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  • Sarah Anderson

California Expected to Join Illinois in Regulating Genetic Data


Companies like Ancestry, 23andMe, and MyMedLab need to pay attention. Poised for its Governor’s signature, California’s SB-980 entitled the “Genetic Information Privacy Act” (“GIPA”) will join Illinois’ series of laws, of the same name, found in 410 ILCS 513/1 et seq. (passed in 2018) in regulating the use, destruction, security, and access to individual genetic information and permit generous civil penalties in response to violations. Anyone else smell the class-actions?


On the surface, California and Illinois’ laws fill existing gaps in the Health Insurance Portability and Accountability Act of 1996 (“HIPAA”) regulations by applying to “direct-to-consumer genetic testing compan[ies].” By statute, HIPAA only applies to 3 types of entities:


  1. Health Care Providers: doctors, clinics, psychologists, dentists, nursing homes, pharmacies.

  2. Health Plans: health insurance companies, and government and private health plans.

  3. Health Care Clearing Houses: “entities that process nonstandard health information they receive from another entity into a standard.”


Accordingly, non-covered entities that handle private health information are not subject to HIPAA’s federal regulations. And, California’s GIPA expressly excludes HIPAA-protected data from its application.


If passed, California’s GIPA would require any company that collects, uses, maintains, or discloses genetic data collected or derived from a direct-to-consumer genetic testing product or service, or provided directly by a consumer, to advise the consumer of the company’s policies and procedures for the collection, use, maintenance, and disclosure, as applicable, of genetic data, and then obtain the consumer’s consent thereto. Unlike its Illinois counterpart, GIPA defines “Genetic Data” outside of HIPAA confines as follows:


Any data, regardless of its format, that results from the analysis of a biological sample from a consumer, or from another element enabling equivalent information to be obtained and concerns genetic material. Genetic material includes, but is not limited to, deoxyribonucleic acids (DNA), ribonucleic acids (RNA), genes, chromosomes, alleles, genomes, alterations or modifications to DNA or RNA, single nucleotide polymorphisms (SNPs), uninterpreted data that results from the analysis of the biological sample, and any information extrapolated, derived, or inferred therefrom.

Similar to data owner’s rights under the California Consumer Privacy Act of 2018, consumers have the right to revoke their consent and insist on the destruction of their biological sample within thirty (30) days of a request. Undefined, but “reasonable security procedures” are required to protect the genetic data and a “prominent and easily accessible privacy notice that includes, at a minimum, complete information about the company’s data collection, consent, use, access, disclosure, maintenance, transfer, security, and retention and deletion practices, and information that clearly describes how to file a complaint alleging a violation of [GIPA].”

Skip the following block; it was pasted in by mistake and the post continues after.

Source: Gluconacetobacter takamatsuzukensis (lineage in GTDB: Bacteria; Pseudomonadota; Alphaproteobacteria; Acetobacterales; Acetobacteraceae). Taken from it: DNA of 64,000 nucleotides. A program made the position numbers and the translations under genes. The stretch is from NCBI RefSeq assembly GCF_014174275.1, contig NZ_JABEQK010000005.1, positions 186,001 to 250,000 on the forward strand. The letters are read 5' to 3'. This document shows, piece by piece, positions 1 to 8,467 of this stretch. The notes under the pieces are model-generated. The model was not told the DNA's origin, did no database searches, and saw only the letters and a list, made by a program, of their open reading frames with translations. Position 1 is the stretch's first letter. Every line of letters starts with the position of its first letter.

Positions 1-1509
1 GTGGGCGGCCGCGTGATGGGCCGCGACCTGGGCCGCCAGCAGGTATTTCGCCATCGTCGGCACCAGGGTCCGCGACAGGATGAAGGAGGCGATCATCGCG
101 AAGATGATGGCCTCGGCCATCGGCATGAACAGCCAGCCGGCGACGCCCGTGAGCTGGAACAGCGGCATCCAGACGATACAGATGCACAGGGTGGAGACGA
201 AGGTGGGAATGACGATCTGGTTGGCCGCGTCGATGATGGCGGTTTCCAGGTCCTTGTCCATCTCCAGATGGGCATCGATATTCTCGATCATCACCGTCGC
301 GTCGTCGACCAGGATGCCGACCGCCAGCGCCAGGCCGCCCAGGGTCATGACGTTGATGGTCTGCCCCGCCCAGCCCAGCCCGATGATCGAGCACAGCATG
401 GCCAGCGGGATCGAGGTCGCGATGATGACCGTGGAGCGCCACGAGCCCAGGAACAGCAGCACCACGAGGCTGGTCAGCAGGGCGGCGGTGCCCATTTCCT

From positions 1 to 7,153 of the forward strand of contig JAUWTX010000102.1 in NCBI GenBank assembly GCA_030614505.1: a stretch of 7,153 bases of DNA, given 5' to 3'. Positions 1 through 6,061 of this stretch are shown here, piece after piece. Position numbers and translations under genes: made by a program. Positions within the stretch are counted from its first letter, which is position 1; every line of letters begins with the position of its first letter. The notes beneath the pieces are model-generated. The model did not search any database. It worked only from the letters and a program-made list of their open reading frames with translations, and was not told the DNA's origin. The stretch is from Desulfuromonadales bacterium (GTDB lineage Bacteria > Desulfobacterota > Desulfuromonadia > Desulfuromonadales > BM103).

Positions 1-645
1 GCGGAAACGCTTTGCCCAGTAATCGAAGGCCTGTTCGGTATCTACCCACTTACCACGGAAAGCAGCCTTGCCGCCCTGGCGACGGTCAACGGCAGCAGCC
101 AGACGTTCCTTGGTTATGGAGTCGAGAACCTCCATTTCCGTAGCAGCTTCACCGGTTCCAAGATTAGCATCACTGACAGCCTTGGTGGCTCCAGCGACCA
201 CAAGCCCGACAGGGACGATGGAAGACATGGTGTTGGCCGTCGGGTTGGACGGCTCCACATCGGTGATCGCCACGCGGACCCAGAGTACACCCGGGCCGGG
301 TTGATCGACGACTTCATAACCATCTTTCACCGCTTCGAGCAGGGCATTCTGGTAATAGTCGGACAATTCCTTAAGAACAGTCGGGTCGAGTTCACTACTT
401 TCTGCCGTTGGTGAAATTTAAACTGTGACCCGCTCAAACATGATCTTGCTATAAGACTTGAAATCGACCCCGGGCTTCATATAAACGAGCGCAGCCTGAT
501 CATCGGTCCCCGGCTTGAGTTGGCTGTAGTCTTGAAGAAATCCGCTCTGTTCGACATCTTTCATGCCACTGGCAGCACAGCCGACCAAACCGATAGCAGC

The exception to GIPA compliance is for “deidentified data,” which is defined as data “that cannot be used to infer information about, or otherwise be linked to, a particular individual,” which a company must demonstrate in 3 ways: 1) Implement reasonable measures to ensure that the information cannot be associated with a consumer or household; 2) Publicly commit to maintain and use the information only in deidentified form and not to attempt to reidentify the information, unless testing reverse engineering tactics; and 3) Contractually obligate any recipients of the information to take similar, reasonable measures to ensure that the information stays anonymized. The final requirement is extremely similar to a Business Associate Agreement.


Violations of GIPA may result in civil penalties, divided between negligent and intentional offenses. Negligent violations are punishable by up to $1,000.00 and court costs, while “willful” violations shall be assessed a penalty in an amount between $1,000.00 and $10,000.00 plus court costs. Parties are also prohibited from contracting out of GIPA compliance with their consumers.


GIPA’s penalties are less than those imposed in Illinois, which permits fines equal to the greater of actual damages or $2,500.00 in liquidated damages for negligent violations. Any party who intentionally or recklessly violates Illinois’ Genetic Information Privacy Act will incur liquidated damages of $15,000 or actual damages, whichever is greater. In addition to statutory fines, violators may be forced to reimburse victims for reasonable attorney’s fees and any form of litigation expense – including expert witness fees.

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